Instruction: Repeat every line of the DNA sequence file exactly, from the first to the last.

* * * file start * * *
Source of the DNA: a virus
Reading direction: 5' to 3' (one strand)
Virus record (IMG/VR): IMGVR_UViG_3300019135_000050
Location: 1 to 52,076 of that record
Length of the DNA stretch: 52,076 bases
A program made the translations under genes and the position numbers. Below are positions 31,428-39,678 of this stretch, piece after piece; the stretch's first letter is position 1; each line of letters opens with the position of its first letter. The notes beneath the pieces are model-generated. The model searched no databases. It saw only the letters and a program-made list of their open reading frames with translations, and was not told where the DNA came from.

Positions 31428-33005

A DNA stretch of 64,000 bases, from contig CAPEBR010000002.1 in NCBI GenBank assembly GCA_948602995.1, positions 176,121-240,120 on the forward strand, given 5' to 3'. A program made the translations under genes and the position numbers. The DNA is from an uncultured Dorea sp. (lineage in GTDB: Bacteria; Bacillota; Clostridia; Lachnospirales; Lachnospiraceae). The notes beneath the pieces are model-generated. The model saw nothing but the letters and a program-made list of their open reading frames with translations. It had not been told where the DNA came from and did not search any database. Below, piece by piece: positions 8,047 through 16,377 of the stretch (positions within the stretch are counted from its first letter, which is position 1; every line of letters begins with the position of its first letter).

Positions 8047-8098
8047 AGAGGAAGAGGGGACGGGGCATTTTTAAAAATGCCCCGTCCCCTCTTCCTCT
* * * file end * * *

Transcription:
Source of the DNA: a virus
Reading direction: 5' to 3' (one strand)
Virus record (IMG/VR): IMGVR_UViG_3300019135_000050
Location: 1 to 52,076 of that record
Length of the DNA stretch: 52,076 bases
A program made the translations under genes and the position numbers. Below are positions 31,428-39,678 of this stretch, piece after piece; the stretch's first letter is position 1; each line of letters opens with the position of its first letter. The notes beneath the pieces are model-generated. The model searched no databases. It saw only the letters and a program-made list of their open reading frames with translations, and was not told where the DNA came from.

Positions 31428-33005

A DNA stretch of 64,000 bases, from contig CAPEBR010000002.1 in NCBI GenBank assembly GCA_948602995.1, positions 176,121-240,120 on the forward strand, given 5' to 3'. A program made the translations under genes and the position numbers. The DNA is from an uncultured Dorea sp. (lineage in GTDB: Bacteria; Bacillota; Clostridia; Lachnospirales; Lachnospiraceae). The notes beneath the pieces are model-generated. The model saw nothing but the letters and a program-made list of their open reading frames with translations. It had not been told where the DNA came from and did not search any database. Below, piece by piece: positions 8,047 through 16,377 of the stretch (positions within the stretch are counted from its first letter, which is position 1; every line of letters begins with the position of its first letter).

Positions 8047-8098
8047 AGAGGAAGAGGGGACGGGGCATTTTTAAAAATGCCCCGTCCCCTCTTCCTCT